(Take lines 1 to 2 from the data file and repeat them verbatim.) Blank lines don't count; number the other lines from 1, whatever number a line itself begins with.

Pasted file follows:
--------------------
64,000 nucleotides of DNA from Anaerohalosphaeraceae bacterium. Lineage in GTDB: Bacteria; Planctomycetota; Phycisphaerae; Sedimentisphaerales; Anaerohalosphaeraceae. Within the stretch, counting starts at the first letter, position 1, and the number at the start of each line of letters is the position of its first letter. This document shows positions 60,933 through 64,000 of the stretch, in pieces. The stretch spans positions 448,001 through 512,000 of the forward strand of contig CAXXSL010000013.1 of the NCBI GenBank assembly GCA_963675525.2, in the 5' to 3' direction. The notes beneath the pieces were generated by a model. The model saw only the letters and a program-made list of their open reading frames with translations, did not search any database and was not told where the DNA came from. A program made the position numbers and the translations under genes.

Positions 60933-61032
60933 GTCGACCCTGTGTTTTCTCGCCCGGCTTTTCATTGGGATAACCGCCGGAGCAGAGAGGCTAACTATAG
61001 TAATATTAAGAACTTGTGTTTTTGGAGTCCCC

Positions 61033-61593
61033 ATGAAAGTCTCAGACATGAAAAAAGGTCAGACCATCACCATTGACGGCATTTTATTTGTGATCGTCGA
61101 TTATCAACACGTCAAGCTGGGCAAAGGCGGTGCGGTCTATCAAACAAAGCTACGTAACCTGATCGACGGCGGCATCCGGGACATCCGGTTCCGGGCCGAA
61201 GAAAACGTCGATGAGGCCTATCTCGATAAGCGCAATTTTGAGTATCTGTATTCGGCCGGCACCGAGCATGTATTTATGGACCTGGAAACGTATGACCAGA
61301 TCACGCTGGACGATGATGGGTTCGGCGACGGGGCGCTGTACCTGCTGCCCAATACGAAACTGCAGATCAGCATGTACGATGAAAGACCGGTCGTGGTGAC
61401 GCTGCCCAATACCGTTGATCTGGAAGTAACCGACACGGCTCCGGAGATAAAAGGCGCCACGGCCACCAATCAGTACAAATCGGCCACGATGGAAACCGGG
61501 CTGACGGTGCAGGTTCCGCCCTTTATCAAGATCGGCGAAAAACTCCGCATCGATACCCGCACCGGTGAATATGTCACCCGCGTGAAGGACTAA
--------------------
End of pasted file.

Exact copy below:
64,000 nucleotides of DNA from Anaerohalosphaeraceae bacterium. Lineage in GTDB: Bacteria; Planctomycetota; Phycisphaerae; Sedimentisphaerales; Anaerohalosphaeraceae. Within the stretch, counting starts at the first letter, position 1, and the number at the start of each line of letters is the position of its first letter. This document shows positions 60,933 through 64,000 of the stretch, in pieces. The stretch spans positions 448,001 through 512,000 of the forward strand of contig CAXXSL010000013.1 of the NCBI GenBank assembly GCA_963675525.2, in the 5' to 3' direction. The notes beneath the pieces were generated by a model. The model saw only the letters and a program-made list of their open reading frames with translations, did not search any database and was not told where the DNA came from. A program made the position numbers and the translations under genes.

Positions 60933-61032